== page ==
Running a business is often a balancing act. The only way products get made and customers are served is if every internal operation is running smoothly. Depending on the size and scope of your business, this could include hundreds of small factors, all working together. While balance is the goal, it’s not always the reality. Employee error, software malfunctions, and other factors of everyday life can cause disruptions to your supply and fulfillment lines. That’s why it’s beneficial for all businesses to create network diagrams.
A network diagram is a graphic representation detailing the hardware or software nodes in a business. When you or your IT service provider conducts an initial network discovery as part of the IT client onboarding process, it should provide a clear overview of all connected devices, and potentially all the various software and tools they have installed or have access to. This allows you to monitor both the hardware and software within your network. By doing this, you can improve efficiency and monitoring.
Network diagrams can also help improve whole system performance by providing a clear architecture of all devices and systems that can be used for maintenance, troubleshooting, and preparing for updates or replacing old equipment. There are several different types of network diagrams, however, today we’ll be walking through making a basic network diagram that can help you improve your business operations today.
Benefits of Network Diagrams
There are several benefits to creating network diagrams. The magnitude of these benefits will vary, depending on the size of your business, as well as the intricacy of the network you’re mapping out. Large businesses and those with complex processes are likely to see the most drastic results. However, any size of business could benefit.
A network diagram can help you optimize the layout of your devices. It can help you identify optimal points for physical switches and routers, as well as how your set-up should spider from there. Businesses that rely on several network connections may see immediate speed-ups after physical layout optimization.
It can also be a valuable tool for identifying and resolving system or device malfunctions. With a clear diagram of the network, IT departments, whether in-house or an MSP, can see all the devices and systems that require support, streamlining maintenance, troubleshooting, or updates. This can be helpful both in solving internal dilemmas, as well as client-facing issues.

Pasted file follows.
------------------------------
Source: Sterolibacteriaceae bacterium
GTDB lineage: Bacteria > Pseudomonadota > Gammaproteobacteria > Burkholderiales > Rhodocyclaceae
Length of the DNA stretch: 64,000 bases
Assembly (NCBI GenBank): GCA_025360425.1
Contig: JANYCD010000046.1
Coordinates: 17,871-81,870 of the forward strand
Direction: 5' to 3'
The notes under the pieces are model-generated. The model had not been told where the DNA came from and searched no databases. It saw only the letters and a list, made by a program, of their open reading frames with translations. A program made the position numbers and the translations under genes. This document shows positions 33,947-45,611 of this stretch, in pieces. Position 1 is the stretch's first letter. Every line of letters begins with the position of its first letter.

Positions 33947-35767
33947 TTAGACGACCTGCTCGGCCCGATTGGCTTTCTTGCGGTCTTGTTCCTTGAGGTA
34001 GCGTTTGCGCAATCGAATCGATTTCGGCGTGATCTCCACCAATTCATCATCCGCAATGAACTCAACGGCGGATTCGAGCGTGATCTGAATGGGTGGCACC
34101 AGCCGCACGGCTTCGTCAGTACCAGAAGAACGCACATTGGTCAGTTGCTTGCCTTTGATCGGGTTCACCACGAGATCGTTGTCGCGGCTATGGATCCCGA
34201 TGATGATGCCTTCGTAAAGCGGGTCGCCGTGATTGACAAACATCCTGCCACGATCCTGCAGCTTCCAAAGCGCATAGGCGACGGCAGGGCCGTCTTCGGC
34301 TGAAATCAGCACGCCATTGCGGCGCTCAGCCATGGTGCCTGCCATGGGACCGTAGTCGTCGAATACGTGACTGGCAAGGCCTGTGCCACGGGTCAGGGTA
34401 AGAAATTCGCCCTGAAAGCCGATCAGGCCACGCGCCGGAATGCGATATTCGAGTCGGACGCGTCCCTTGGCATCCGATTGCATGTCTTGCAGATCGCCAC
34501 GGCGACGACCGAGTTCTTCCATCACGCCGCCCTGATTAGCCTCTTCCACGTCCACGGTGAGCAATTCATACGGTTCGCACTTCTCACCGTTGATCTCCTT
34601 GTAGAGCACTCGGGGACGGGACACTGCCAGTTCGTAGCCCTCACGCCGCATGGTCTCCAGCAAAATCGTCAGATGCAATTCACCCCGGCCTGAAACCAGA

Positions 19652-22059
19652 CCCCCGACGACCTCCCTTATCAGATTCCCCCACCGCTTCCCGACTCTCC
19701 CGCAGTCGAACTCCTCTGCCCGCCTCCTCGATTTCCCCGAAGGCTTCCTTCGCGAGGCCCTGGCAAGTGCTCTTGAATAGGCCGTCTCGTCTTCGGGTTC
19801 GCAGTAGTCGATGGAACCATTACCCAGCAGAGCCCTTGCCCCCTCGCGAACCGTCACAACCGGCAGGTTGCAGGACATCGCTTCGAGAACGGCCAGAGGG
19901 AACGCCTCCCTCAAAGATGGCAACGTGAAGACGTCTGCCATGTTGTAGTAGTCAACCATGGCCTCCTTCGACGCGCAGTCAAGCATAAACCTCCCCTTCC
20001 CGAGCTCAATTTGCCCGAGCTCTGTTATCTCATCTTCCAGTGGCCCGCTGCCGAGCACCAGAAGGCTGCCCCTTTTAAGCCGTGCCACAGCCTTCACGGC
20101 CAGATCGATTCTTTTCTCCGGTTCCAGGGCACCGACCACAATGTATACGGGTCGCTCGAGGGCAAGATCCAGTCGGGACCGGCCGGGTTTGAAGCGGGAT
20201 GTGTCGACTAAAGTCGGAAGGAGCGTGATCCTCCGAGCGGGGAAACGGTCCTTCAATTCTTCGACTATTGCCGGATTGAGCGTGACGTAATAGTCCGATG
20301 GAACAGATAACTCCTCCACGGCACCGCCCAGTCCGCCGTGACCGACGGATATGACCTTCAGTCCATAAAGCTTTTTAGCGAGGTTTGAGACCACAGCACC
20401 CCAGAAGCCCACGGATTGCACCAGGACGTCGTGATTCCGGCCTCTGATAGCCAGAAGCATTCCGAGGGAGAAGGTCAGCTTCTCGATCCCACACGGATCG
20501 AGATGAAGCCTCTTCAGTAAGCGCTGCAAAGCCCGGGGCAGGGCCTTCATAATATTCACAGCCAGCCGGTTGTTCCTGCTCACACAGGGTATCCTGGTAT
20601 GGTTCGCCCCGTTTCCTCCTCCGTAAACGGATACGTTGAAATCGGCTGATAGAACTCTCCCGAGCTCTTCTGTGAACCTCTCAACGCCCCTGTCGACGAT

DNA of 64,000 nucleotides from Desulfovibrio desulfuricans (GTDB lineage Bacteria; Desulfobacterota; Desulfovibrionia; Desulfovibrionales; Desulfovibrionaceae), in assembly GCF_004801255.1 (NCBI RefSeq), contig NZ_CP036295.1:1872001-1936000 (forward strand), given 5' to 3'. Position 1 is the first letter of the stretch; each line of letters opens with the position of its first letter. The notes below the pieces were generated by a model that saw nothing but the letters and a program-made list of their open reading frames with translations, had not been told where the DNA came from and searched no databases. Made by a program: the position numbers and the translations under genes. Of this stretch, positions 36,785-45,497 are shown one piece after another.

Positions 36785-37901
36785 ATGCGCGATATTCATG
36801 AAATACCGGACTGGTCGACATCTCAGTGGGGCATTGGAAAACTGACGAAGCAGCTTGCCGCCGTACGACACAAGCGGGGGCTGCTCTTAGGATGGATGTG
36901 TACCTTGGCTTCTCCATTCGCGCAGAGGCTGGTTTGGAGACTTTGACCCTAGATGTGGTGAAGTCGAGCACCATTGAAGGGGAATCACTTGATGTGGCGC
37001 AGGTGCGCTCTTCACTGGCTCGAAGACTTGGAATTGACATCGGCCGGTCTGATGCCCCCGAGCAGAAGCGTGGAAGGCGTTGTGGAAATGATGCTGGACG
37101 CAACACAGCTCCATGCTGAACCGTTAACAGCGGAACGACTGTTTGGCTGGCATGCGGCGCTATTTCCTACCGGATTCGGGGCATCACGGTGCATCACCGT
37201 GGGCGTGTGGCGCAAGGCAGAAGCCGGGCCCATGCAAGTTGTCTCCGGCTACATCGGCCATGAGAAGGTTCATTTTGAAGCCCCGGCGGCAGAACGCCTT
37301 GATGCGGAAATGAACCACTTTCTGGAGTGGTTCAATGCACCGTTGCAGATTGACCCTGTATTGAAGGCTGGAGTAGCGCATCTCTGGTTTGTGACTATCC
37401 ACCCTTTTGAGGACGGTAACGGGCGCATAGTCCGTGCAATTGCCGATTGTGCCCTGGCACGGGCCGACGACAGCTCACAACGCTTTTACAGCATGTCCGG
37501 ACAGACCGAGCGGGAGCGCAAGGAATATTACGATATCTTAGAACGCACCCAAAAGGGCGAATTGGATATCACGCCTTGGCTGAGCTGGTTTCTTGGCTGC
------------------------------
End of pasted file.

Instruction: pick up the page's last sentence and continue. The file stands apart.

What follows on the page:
Additionally, a network diagram can help you more easily identify and investigate suspicious activity on the network. This could include the discovery of unauthorized devices on the network, as well as other suspicious activity, like spam or phishing attempts. Network diagrams give this ability to everyone with access to the diagram, which can allow security support to recognize and tighten the gaps that cybercriminals could otherwise exploit.
Network diagramming can also help you create more effective plans for the future, particularly when it comes to software and hardware updates. This is where small businesses might notice the largest benefit. Once you can visualize your optimal set-up, you can start making plans for new hardware upgrades, as well as more easily identify which devices can support larger or more complex software, that need to be closer to the routers, and devices that don’t need to run as much software, which can be farther away. This can save your business a lot of trial-and-error.
Types of Network Diagrams
There are two main types of network diagrams. These types are less descriptive of the kind of diagram you’re making, and more applies to what the diagram itself is describing. These two types of network diagrams include:
Logical: A logical network diagram describes the flow of data. Logical diagrams are focused on software — subnets, network objects, external programs, routing protocols, domains, and traffic flow are just some of the elements that might be included in a logical diagram.
Physical: A physical diagram describes connected hardware, rather than software. It would detail the physical connections to the network. For example, computers, ethernet cables, routers, and their ports, and the line connections to the wall would be elements included in a physical diagram. Physical diagrams may also be called LAN diagrams.
It’s important to note that even if you only have one physical diagram, you may have several logical diagrams. This is because one network system can, and often does, support several software systems.
Creating a Network Diagram
If you’ve never made a network diagram before, you may want to refer to some examples to visualize what you’re aiming to create. If you’ve made a network diagram before, then you can use previous diagrams as templates or start from scratch. The main components of any network diagram include:
- Descriptions of each component;
- Clear connections between components;
- Clear order of operations between connections.
The more complex your setup needs to be, the more components and connections you can expect your diagram to have.
Adequate planning can mean the difference between success and failure for a business. A network diagram is another tool that business owners and leaders can use to improve their chances of success.